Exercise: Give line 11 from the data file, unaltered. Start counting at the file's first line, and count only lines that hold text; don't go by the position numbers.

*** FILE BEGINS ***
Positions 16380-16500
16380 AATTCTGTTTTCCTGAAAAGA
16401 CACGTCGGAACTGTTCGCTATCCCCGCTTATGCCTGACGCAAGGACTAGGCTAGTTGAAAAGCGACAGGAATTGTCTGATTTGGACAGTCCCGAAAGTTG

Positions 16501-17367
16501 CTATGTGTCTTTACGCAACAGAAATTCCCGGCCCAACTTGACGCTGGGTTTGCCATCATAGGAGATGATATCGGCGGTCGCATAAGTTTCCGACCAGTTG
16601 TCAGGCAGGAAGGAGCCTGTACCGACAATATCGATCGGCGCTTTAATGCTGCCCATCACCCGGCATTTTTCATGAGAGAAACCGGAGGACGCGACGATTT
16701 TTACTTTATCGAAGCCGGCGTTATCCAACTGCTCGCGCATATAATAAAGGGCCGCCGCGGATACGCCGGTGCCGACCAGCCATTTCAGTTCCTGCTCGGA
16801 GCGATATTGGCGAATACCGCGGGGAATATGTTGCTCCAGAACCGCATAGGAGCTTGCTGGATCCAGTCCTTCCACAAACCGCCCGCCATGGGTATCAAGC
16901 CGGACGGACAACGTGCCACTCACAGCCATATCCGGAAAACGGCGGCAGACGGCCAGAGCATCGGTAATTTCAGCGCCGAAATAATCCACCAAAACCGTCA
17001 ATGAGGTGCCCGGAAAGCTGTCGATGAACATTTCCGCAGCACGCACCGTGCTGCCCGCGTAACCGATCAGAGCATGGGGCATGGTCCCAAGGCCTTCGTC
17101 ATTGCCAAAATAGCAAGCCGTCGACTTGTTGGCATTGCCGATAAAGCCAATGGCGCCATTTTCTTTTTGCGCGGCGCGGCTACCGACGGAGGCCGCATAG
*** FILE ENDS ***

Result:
17101 ATTGCCAAAATAGCAAGCCGTCGACTTGTTGGCATTGCCGATAAAGCCAATGGCGCCATTTTCTTTTTGCGCGGCGCGGCTACCGACGGAGGCCGCATAG